Tokyo Drifter is a gangster film that originally released in 1966, and is directed Seijun Suzuki. Suzuki has numerous films in The Criterion Collection including a favorite of mine, Branded to Kill. Tokyo Drifter was released on Blu-Ray on December 13th, 2011, as spine #39.
Tetsuya Hondo, a former member of the yakuza, becomes a “drifter” (an enforcer on the run) when his boss is forced to sign over a piece of property and their partner is killed.
This film opens with a black-and-white scene in which the film’s protagonist takes a beating from rival gang members. After the beating, a gun is left on the ground, shown glowing bright red. In the supplements of the release, Suzuki suggests that certain details are presented in this way to draw the viewers attention by use of vibrant colors to items that hold clues to the story. Tokyo Drifter is a violently colorful gangster film that embraces the influence of American Westerns. Suzuki is not shy or coy about his inspirations; in one scene, Hondo finds himself at a western style saloon, smoking a cigarette. After a meeting with his hook up, a huge battle ensues after customers won’t stop touching the dancer. This scene begs immediate comparison to old school saloon fights, yet Suzuki presents it in his own stylistic way.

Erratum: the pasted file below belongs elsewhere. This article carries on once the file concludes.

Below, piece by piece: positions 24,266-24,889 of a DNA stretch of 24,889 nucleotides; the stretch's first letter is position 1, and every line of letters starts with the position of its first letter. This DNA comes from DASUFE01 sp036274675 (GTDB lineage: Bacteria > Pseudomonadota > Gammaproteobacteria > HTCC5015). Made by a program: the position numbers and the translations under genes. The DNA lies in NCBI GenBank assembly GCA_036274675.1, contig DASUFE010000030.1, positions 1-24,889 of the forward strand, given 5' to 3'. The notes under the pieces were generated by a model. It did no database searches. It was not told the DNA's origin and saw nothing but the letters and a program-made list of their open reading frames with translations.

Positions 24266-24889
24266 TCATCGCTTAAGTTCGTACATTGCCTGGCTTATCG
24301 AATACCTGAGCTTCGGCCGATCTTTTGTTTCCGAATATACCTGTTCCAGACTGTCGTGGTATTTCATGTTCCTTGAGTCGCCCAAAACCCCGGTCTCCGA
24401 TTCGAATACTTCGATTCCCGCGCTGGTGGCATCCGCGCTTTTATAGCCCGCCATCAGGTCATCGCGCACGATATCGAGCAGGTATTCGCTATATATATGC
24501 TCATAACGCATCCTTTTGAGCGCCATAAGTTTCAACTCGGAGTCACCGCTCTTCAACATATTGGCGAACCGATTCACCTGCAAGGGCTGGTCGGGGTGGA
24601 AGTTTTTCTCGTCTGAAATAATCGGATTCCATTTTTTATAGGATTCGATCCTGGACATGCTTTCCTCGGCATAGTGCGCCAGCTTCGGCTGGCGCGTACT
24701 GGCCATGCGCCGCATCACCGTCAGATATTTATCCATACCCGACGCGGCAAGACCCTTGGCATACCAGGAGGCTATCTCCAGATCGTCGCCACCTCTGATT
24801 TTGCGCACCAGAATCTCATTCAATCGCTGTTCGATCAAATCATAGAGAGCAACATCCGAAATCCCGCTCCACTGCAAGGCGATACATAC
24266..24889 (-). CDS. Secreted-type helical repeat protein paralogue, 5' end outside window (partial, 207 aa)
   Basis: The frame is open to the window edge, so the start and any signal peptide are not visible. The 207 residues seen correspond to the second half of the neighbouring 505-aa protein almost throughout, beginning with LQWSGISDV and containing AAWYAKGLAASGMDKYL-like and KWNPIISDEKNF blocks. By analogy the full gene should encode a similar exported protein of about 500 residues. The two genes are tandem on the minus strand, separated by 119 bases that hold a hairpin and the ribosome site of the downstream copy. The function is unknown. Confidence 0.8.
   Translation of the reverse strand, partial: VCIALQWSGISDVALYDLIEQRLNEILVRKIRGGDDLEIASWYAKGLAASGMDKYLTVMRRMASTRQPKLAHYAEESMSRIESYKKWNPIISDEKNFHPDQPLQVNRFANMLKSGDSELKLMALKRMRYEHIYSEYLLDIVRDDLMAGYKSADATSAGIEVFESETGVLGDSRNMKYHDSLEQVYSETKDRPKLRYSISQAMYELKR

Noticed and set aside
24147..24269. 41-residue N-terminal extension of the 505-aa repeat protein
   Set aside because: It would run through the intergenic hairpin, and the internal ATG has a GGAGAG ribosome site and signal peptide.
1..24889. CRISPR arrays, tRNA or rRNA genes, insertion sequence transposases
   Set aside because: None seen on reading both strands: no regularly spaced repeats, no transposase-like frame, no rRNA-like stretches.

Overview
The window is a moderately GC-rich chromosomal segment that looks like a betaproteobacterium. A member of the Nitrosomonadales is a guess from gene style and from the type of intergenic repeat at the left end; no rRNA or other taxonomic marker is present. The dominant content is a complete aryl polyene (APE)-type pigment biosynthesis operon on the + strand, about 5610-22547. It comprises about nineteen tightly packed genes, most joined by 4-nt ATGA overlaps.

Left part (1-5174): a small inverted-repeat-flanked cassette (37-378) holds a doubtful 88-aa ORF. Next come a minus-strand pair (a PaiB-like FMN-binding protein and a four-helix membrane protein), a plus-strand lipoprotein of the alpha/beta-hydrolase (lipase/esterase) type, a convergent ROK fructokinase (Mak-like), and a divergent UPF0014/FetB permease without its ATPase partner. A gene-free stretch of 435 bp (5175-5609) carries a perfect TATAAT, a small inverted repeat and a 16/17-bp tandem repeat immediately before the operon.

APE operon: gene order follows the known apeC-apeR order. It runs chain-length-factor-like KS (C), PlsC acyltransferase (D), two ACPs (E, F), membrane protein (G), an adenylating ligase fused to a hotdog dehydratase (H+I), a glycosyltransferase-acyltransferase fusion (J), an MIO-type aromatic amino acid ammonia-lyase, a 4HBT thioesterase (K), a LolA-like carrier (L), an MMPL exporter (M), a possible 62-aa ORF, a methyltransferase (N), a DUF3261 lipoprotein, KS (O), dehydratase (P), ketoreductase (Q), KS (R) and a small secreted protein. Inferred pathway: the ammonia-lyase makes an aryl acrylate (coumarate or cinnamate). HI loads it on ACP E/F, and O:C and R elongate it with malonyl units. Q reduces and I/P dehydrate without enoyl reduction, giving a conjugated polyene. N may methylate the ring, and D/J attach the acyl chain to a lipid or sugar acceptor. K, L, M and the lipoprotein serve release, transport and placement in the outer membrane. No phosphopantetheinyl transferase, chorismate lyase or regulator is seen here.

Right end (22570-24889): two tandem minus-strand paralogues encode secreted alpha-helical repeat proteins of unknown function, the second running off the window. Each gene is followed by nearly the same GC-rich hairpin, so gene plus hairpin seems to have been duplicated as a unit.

My favorite apect of this film is its naked anime influence. The two main characters feel constructed straight from the anime template and they are named fittingly. Tetsuya the Pheonix and Tatsuzo the Viper. True to the suggested form, they battle the entire film until their ultimate showdown at the aforementioned saloon.
It would be in bad form to mention this film’s borrowed influences without mentioning the influence it has left on other great works. Tokyo Drifter is a cherished movie, called upon not just by later films, but in other arenas of entertainment as well. Quentin Tarantino admits to using this film as inspiration in Kill Bill: Vol. 1. Kill Bill uses similar camera work and aesthetic framing (see image abvove), characters crafted in a relative manner, and comparable story arcs. Tarantino is a very good director on his own, don’t get me wrong, but he does not have the same grasp on how to tame his influences like Suzuki. Outside of film, I’ve always felt there is an undeniable and perhaps intentional connection between the character Tetsuya and Vash the Stampede from the anime Trigun, both characters carrying awesome names and struggling to fight off violent pasts.
As an early Criterion release, it’s easy to determine that the company had yet to reach its full potential on the science of supplements. There are only three supplements in the release: The trailer, an interview with Seijun Suzuki from 1997, and another interview with Suzuki and assistant director Masami Kuzuu (awesome name). Though these interviews offer some deep insight into Suzuki’s career and some speculation on the film, they are not enough to be excited about.
Tokyo Drifter is a fun film that offers up some masterful camera work. But the supplements on this release do not offer much beyond what one might find on a standard release. I’ll never try to dissuade anyone from a Criterion release, but it might be better to catch this one via Hulu membership, if that’s an option.
Criterion Grade: D
Film Grade: B+